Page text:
In other words, there is no escape from the wrath of God. Even God's people, Israel, could not escape. We think here of the 40 years when she was forced to wander through the wilderness until all the fathers died. We think here also of the days during the judges when God gave Israel over and over again into the hands of her enemies. We also think here of the 70 years of exile in Babylon. In each and every instance, Israel was forced to drink from the Lord's cup of wrath. She was not allowed to escape the consequences of her sin.

The message of the Old Testament about God's cup of wrath is clear: God's justice cannot be denied and His punishment must be handed out. Nations and peoples cannot escape the judgment of God against sin. The cup of wrath will be drunk by the wicked.

B "Take this cup from me," prays Jesus. How awful! Jesus is being given the cup of God's wrath. He is about to drink deeply from God's anger against wickedness and sin. And He knows what that means: humiliation, pain, suffering, death. He knows He will be cursed on the cross, forsaken by God, abandoned for 3 awful hours, enduring the torments of hell itself. How awful that He will endure this He, Who from eternity has had an intimate and unbroken communion with the Father. He knows He'll be counted with the transgressors (cf Lk 22:37) and condemned like a criminal.

"Father ... take this cup from me," prays Jesus. In the garden, we see Jesus struggling with the will of God. Jesus is facing temptation. He is being tempted to avoid the path of suffering, to escape the cup of wrath. Scripture tells us about the anguish and pain of the struggle: "his sweat was like drops of blood falling to the ground." It's only natural, isn't it, to struggle, to be tempted, in such a situation? Who among us, if healthy, welcomes suffering and death? Don't forget, Jesus is human just like you and me. And, in every normal person there exists the urge, the instinct, to continue life and to avoid death. Jesus is no exception: He wants to live, He doesn't want to suffer, so He is tempted (cf Heb 2:18; 4:15).

C What does Jesus do as He faces temptation? What does Jesus do as He struggles with the will of God? He prays. We don't know all of what He said, but it must have been intense. The author of Hebrews says,
(Heb 5:7) During the days of Jesus' life on earth, he offered up prayers and petitions with loud cries and tears to the one who could save him from death ...

The custom at the time of Jesus was to pray in a group and to pray standing with eyes raised to heaven. But Jesus, He prays alone and He prays on His knees. This shows us something of His attitude before the Father: meekness, humility, obedience.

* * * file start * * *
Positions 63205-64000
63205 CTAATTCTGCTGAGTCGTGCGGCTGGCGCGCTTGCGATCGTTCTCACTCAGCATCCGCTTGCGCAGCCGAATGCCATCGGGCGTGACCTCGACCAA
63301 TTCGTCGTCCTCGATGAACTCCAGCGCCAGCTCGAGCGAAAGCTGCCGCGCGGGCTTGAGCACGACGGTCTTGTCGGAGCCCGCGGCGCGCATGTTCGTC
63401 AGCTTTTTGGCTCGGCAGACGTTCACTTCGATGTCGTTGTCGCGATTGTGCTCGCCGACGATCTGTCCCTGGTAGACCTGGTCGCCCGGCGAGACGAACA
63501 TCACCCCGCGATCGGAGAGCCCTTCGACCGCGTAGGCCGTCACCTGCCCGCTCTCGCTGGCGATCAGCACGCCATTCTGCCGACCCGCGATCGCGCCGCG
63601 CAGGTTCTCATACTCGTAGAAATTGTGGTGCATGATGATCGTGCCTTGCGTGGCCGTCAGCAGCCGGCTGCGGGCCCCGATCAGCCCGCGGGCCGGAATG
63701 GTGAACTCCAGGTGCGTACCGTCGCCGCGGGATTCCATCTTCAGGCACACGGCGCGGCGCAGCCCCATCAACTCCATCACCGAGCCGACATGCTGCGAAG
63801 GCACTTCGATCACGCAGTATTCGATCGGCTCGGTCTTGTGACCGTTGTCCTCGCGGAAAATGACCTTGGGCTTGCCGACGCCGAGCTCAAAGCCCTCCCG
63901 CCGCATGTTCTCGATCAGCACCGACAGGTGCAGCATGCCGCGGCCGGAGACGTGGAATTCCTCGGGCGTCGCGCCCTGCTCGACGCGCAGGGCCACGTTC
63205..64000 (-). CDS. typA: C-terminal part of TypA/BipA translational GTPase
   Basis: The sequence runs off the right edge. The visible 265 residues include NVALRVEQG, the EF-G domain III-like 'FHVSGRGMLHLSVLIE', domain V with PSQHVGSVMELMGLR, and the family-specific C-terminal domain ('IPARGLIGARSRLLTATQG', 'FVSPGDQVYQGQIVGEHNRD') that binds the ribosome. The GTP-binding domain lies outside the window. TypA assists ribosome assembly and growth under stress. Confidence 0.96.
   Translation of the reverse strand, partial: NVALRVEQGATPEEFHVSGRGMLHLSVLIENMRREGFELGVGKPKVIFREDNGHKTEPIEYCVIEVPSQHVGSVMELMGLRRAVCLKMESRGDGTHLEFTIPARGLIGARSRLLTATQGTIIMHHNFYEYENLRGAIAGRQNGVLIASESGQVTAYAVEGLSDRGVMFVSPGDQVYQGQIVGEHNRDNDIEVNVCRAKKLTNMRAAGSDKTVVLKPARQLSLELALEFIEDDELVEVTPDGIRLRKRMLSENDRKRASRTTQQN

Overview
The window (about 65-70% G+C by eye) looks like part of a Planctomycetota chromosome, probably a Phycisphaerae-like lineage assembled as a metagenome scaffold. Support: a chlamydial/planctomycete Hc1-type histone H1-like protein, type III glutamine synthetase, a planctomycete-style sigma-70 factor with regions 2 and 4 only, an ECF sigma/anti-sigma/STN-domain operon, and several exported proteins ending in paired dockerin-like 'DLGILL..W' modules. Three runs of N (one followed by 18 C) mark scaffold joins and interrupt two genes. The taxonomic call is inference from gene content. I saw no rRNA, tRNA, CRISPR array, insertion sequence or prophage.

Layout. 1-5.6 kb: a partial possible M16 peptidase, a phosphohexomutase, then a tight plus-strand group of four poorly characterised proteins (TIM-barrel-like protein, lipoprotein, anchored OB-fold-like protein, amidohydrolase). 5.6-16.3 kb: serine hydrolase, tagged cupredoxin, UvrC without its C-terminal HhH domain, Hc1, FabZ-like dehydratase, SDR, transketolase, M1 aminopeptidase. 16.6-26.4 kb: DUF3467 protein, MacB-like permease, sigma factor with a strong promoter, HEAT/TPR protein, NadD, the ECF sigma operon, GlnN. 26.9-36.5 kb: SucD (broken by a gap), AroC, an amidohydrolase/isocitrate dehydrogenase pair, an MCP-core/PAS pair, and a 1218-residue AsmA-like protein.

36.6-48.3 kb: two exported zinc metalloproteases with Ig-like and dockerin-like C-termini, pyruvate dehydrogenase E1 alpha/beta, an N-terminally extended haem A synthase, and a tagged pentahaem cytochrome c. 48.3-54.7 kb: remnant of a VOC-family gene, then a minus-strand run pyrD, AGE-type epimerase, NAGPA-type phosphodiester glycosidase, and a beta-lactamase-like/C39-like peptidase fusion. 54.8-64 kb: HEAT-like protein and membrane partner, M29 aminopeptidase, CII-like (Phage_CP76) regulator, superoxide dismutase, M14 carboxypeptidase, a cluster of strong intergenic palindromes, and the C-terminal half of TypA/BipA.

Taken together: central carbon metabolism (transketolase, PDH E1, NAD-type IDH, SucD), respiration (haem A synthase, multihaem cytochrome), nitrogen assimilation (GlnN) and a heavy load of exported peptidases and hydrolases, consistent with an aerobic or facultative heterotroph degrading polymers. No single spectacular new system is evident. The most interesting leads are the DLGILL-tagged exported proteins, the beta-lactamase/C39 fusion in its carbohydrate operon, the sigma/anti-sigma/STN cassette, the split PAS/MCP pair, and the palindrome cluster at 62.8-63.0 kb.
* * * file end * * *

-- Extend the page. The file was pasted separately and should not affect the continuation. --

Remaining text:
This same attitude of meekness, humility, and obedience is evident in the words of Christ's prayer that Luke records for us:
(Lk 22:42) "Father, if you are willing, take this cup from me; yet not my will, but yours be done."
Jesus does not seek to disobey the will of God; rather, He accepts the will of God. His only wish is that God's will is something other, something different, than the way of the cross and the grave.

Jesus is tempted, so He prays. He prays that God's will be changed. He prays that God's will be done. He prays for the power and strength to obey God's will and to drink the cup of God's awful wrath.

D Jesus is tempted, so He prays. And the Father, He hears and He answers the prayer of the Son. Turning again to the book of Hebrews:
(Heb 5:7) During the days of Jesus' life on earth, he offered up prayers and petitions with loud cries and tears to the one who could save him from death, and he was heard because of his reverent submission.
Of the Gospel writers, only Luke records God's answer to Christ's prayer:
(Lk 22:43) An angel from heaven appeared to him and strengthened him.
Christ is tempted, He prays, and God sends an angel.

This is not the only time God has done that. After the temptation in the wilderness, God sent angels to minister to Jesus (Mt 4:11). Throughout the Bible, we see angels appearing to God's people during times of testing and tempting. To a scared and fleeing Elijah, an angel appeared and said, "Get up and eat" (1 K 19:5). It was the Angel of the Lord who protected Shadrach, Meshach, and Abednego when they were thrown into Nebuchadnezzar's fiery furnace (Dan 3:24f). Remember the time Peter was in prison? It was Herod's intention to execute him. During this time of testing, many believers gathered together for prayer. And God, He sent an angel to rescue Peter and to strengthen the saints (Acts 12:1-18).